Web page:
Zanzer got in some licks this time, hitting Axel with a couple of magic missile spells. The group’s fighter used the Dazzling Display feat to intimidate Zanzer and draw attention to himself, allowing the catfolk to get in range for a sneak attack. Meanwhile, the other rogue of the group fled the battle and looted Zanzer’s tower, stealing a crystal ball that set Zanzer off. He leaped over his own pit and started to run off after the rogue, but the catfolk and the fighter pushed him into his own bottomless pit, defeating him.
This time, the treasure from Zanzer’s tower included the crystal ball, 500 gp, and three ioun stones. I didn’t explain exactly what the ioun stones did – I got about as far as telling the players that the stones floated in a circle around their heads and possessed magical power before everybody started to yell, “I want one!”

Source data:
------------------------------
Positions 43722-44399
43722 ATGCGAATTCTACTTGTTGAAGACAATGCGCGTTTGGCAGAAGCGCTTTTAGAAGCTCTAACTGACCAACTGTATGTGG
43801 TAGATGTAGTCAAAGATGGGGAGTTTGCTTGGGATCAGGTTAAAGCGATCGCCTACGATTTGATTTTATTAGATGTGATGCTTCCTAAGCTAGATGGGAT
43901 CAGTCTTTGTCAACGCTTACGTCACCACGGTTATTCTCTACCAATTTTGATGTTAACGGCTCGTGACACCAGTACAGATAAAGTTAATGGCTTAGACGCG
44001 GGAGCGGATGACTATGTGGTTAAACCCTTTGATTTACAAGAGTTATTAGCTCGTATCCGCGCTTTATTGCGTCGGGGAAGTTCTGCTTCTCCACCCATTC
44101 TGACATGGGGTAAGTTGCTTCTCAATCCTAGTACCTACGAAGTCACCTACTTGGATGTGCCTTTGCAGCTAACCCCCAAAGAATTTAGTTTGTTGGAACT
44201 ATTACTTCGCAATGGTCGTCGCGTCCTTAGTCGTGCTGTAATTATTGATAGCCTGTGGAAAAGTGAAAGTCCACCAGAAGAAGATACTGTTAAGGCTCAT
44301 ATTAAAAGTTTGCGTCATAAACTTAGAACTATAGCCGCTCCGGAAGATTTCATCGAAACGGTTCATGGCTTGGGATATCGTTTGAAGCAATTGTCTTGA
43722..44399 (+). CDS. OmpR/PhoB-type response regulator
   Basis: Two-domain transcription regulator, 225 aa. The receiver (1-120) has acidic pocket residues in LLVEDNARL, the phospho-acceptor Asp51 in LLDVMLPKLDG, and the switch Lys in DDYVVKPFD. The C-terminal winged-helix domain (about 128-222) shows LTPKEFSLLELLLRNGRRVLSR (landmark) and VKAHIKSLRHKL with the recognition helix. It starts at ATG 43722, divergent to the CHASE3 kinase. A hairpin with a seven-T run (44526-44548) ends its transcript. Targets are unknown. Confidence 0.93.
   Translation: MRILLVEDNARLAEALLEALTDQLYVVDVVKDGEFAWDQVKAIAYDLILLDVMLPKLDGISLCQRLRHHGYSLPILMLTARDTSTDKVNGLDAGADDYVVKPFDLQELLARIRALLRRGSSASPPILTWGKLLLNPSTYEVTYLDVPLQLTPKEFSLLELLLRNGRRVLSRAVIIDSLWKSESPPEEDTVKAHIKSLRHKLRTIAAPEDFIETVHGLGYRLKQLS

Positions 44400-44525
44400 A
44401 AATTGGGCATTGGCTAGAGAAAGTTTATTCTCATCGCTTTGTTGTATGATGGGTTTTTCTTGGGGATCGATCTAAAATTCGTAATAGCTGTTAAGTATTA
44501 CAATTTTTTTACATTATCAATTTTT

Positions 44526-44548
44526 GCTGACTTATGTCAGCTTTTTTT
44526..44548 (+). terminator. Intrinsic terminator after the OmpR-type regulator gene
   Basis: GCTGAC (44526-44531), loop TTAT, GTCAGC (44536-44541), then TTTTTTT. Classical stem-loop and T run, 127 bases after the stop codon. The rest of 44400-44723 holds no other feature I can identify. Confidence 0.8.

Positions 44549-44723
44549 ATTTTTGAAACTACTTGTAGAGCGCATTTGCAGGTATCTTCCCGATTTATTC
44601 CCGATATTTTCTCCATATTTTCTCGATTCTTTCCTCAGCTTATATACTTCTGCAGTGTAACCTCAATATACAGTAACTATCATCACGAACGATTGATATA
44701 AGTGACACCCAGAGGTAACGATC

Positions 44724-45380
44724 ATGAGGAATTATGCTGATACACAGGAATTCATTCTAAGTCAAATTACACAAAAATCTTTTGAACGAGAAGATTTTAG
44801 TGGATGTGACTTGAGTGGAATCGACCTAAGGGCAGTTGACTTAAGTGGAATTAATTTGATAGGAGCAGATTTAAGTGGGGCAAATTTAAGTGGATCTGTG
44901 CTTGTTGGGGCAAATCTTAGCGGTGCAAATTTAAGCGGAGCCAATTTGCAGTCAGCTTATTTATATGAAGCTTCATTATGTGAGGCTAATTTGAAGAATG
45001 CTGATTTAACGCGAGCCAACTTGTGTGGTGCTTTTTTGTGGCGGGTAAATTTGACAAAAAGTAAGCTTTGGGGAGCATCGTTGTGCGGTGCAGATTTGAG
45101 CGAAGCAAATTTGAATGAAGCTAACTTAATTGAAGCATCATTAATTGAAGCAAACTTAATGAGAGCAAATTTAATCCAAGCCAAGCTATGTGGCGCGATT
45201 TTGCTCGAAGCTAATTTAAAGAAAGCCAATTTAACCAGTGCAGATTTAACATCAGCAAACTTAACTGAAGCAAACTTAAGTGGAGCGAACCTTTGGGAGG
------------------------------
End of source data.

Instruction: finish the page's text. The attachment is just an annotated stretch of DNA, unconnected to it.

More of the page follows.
The PCs each took 500 gp, and gave 50 gp to the dragon, 25 gp to Axel, and 25 gp to the goblin. Axel resented not getting as much gold as the dragon, but the dragon asked him, “You wanna take it from me, little man?” and cowed him. I must have run some variation of this adventure a hundred times now, and it never fails that people enjoy seeing Axel bullied and belittled. I think it’s some ingrained dislike of bullies that almost everybody shares.
For getting further along in the adventure, the Group Two PCs each got enough XP to bring them to 3rd level. We didn’t go through the level up process because we were out of time. The gold dragon flew everybody home, and that was it.